While student-athletes are being required to meet the mandate, non-student athletes on campus are not facing the same requirement. Some have left the state, or making plans to depart, and play in Utah, Nevada, California, Washington and other states that are rolling out fall sports on schedule despite a spike in new case numbers due to the Delta variant.
“I am not going anywhere. We made a decision as a team to stay at Kahuku in hopes for our season to not get canceled,” said Kahuku linebacker Liona Lefau, who is vaccinated. “My message to my teammates is to stay positive and use this time to work on themselves in the weight room and also on the field. Don’t lose hope!”
Hunter shares the same mindset about staying home.
“I haven’t considered transferring anywhere because we still got something to prove at Mililani. My loyalty is to my coaches and teammates,” he said.
Roosevelt standout linebacker Kaeo Akana and his teammates are gritting through yet another challenge.
“We had a meeting (Wednesday). There was some disappointment and some frustration, but nothing out of the normal,” the junior said. “Nothing changed for me. We can have several ways to look at this. We’ve chosen to see this as an opportunity to get in better condition, get stronger, get better. A second chance to get into season shape. Since we have a choice on how to look at it, I think it’s the best way.”
Ferreira is among the fall sports athletes who already got his shots.
“I would say more than half the team is vaccinated. Some of the boys on the team are kind of iffy about taking the vaccination. I’m fully vaccinated. We worked so hard already and we need it in order to play. It’s something we’ve got to do,” he said.
Petitions or no petitions, Ferreira is encouraging teammates to do whatever it takes.
“I kind of pay no mind because there’s a lot of people that go against getting the vaccination and that’s completely understandable. But if that’s the only way we can play, we have no control of it. So I would say, just get the vaccination,” he said. “For all my boys, I would say keep working. We’re going to have our time. Just don’t stop. Just keep going. Do your best. Pay no mind and move forward. That’s pretty much it.”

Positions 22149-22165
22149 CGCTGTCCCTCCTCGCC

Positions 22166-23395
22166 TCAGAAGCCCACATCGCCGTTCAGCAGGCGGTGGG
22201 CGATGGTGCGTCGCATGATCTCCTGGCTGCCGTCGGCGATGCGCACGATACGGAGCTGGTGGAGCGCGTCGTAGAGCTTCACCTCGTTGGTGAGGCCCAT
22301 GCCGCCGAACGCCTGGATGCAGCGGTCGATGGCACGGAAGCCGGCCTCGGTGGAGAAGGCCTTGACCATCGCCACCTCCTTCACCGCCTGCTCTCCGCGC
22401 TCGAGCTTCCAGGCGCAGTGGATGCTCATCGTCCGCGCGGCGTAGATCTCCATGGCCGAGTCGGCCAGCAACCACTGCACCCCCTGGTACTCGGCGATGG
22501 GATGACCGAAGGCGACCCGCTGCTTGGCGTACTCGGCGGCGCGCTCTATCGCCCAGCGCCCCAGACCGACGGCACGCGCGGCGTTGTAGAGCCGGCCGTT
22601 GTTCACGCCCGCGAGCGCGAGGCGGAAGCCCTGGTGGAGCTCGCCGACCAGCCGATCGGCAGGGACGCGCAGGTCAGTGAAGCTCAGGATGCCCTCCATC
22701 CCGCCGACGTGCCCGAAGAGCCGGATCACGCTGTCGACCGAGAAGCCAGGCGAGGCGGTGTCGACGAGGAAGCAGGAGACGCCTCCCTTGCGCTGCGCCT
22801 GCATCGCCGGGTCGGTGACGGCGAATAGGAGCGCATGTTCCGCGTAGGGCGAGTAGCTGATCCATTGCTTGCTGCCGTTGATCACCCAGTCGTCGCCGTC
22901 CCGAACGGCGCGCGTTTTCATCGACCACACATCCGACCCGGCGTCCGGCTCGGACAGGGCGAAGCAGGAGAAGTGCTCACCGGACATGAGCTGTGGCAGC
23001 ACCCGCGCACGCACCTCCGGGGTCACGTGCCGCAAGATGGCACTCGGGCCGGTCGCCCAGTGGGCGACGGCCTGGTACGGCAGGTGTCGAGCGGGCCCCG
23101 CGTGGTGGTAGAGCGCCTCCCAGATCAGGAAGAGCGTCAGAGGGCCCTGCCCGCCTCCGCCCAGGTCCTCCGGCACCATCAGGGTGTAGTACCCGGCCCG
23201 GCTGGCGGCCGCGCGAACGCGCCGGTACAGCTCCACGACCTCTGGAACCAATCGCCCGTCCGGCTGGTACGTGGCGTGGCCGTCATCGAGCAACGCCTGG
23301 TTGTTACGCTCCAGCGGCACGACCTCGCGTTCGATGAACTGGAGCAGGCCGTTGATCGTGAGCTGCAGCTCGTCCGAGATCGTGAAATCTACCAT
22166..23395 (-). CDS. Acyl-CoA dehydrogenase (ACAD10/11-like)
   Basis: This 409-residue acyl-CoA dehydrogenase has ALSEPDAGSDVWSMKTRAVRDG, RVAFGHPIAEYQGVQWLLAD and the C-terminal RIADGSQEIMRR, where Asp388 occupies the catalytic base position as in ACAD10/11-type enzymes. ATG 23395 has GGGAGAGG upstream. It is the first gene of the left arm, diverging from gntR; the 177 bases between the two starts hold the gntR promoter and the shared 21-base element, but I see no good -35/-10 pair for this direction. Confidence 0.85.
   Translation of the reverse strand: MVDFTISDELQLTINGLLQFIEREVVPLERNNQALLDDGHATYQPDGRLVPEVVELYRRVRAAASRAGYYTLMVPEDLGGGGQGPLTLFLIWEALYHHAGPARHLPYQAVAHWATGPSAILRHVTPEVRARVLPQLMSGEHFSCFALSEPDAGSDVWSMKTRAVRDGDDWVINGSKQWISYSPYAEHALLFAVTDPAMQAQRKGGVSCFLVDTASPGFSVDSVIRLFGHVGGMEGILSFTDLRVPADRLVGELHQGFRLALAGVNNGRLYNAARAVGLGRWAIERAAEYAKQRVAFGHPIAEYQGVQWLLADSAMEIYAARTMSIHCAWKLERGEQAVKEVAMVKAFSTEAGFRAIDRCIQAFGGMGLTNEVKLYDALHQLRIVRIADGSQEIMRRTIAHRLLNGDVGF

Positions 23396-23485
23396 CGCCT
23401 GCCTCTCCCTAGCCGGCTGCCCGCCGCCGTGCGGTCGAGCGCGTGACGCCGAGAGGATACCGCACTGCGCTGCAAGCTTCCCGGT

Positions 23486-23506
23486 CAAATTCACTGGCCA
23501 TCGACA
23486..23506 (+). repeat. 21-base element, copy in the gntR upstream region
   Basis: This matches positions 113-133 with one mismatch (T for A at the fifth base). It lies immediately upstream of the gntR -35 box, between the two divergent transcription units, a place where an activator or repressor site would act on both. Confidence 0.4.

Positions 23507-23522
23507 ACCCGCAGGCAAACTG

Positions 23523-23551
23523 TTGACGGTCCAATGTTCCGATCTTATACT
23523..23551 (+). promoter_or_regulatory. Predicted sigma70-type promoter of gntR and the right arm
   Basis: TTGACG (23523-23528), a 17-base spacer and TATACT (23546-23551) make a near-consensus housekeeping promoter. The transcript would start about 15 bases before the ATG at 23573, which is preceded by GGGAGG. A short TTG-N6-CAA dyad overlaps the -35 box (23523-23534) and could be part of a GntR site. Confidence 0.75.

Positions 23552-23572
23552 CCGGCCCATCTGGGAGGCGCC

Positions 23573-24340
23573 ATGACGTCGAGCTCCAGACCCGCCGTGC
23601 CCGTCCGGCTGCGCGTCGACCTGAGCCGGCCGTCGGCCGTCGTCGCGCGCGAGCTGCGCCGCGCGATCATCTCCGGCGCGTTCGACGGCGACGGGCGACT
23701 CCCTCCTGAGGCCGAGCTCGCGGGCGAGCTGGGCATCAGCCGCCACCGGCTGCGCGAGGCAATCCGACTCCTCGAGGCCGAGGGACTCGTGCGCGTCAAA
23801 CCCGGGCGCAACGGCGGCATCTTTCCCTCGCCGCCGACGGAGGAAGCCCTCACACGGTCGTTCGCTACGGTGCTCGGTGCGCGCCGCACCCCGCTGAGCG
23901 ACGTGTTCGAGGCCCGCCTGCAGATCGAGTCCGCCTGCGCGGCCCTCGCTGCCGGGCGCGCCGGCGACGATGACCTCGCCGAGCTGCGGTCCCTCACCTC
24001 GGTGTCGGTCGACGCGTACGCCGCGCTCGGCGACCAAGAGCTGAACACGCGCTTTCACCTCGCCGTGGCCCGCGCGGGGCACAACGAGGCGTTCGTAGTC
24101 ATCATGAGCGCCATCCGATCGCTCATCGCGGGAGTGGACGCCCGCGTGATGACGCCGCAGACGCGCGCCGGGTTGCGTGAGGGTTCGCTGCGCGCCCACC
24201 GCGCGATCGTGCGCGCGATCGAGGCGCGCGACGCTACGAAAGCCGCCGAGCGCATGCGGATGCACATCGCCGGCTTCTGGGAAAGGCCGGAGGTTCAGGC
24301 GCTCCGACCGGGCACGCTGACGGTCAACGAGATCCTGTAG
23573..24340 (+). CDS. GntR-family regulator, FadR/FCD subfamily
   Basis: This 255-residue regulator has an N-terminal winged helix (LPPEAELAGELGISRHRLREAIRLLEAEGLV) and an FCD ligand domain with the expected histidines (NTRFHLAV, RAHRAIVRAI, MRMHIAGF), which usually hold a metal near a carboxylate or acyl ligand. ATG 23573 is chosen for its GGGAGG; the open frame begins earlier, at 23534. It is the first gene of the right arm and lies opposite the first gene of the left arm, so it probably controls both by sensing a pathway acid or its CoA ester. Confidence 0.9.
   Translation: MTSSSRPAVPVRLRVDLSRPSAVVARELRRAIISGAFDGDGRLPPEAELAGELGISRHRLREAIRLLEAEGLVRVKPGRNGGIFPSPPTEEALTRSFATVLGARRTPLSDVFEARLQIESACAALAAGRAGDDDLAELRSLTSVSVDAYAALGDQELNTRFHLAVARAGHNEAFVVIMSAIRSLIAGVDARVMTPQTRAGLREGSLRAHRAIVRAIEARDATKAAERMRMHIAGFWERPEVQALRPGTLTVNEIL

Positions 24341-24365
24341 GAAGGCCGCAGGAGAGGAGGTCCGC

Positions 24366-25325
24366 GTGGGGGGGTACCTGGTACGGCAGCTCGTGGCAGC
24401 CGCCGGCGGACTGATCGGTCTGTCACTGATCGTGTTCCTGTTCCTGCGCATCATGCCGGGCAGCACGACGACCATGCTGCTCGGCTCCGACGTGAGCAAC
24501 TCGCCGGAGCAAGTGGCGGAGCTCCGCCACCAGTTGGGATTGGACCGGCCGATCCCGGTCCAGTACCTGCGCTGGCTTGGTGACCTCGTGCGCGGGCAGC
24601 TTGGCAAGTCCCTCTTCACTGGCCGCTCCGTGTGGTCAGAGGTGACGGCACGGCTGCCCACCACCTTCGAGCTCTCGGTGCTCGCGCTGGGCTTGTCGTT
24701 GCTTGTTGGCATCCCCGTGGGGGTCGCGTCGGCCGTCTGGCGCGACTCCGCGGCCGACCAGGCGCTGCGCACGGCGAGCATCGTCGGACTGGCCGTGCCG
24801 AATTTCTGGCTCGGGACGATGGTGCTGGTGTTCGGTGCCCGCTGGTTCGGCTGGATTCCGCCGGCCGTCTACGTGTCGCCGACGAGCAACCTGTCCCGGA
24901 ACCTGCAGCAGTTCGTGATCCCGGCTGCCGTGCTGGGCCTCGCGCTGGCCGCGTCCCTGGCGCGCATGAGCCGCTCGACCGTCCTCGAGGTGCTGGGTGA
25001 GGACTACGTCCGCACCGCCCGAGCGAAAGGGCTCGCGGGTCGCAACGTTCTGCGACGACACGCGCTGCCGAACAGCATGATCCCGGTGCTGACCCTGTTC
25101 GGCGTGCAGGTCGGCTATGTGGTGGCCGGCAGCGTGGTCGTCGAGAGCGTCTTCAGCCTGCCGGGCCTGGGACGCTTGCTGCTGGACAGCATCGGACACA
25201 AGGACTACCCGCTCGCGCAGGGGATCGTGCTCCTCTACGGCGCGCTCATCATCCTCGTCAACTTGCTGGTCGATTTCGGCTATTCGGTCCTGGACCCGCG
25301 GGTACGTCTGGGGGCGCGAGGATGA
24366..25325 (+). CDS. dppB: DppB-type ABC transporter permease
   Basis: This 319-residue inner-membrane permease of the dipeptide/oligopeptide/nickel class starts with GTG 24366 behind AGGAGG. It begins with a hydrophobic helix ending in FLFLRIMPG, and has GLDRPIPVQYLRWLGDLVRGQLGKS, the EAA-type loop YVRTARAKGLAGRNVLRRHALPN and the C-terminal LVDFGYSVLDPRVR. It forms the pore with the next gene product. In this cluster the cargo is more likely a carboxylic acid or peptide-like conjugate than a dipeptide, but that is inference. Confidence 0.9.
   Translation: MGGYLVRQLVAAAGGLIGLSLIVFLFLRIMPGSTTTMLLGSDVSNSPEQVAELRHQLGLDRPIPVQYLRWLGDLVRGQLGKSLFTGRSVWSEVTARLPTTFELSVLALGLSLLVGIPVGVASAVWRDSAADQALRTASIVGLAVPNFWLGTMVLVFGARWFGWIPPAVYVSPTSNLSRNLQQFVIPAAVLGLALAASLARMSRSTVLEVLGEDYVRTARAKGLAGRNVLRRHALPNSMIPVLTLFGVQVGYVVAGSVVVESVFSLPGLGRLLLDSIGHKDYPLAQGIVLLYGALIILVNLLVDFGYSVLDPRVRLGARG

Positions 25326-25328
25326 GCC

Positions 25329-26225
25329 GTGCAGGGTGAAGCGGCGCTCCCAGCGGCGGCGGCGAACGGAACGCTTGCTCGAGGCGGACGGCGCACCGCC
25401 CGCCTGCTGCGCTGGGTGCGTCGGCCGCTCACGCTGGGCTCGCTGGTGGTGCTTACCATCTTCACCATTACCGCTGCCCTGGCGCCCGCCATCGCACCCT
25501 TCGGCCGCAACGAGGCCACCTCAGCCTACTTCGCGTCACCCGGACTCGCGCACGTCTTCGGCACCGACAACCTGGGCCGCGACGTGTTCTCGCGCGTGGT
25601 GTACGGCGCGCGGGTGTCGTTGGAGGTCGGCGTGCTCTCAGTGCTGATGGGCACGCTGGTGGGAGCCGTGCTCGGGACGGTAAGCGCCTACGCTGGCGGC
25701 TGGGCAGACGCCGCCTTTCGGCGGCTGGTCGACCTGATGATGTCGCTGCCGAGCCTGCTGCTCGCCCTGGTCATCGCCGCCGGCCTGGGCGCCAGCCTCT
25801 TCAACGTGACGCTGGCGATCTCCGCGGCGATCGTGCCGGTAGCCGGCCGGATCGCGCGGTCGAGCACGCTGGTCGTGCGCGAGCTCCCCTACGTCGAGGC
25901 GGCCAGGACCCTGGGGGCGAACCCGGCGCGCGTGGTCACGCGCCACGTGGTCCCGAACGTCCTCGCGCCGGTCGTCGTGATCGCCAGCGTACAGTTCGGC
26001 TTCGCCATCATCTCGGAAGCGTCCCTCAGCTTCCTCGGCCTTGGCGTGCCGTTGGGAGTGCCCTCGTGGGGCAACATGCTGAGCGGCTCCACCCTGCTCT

Those mounting up a battle against the mandate are discussing the possibility of legal action.
“There’s actually people who are doing that, putting the lawsuit together,” said local promoter and marketer Al Medeiros, no relation to Crystal Medeiros Mawae. “I was up until 2 o’clock in the morning talking to people. That’s the biggest step. We can hold our signs on the side of the road, but we have to go through the court system. We need to get it done before September, before it becomes officially mandated. It might turn into a law and become permanent.”
Medeiros has a daughter who plays high school volleyball. He has spent much of his time supporting causes close to his heart. He was one of the thousands who signed the petition.
“I fought for the Mauna, for Haleakala. I speak on a lot of different things. I compare this to Mauna Kea and this is bigger. We had 20,000 marching then, so we should have more for this,” he said. “The youth shouldn’t be penalized or given an ultimatum. The majority of our student-athletes won’t get a scholarship unless they’re playing a sport.”
The next step will be something that hasn’t happened since the pandemic began.
“I want us to stand at the schools and hospitals on Monday. I’m reaching out to everyone at the communities and schools on every island. We want the youth to be able to speak and have a voice,” Medeiros said. “All of us who impact the lives of our youth, whose jobs depend on them. I hope people keep coming together to fight this. It’s our time to fight for the youth. We’ve waited too long to fight for them.”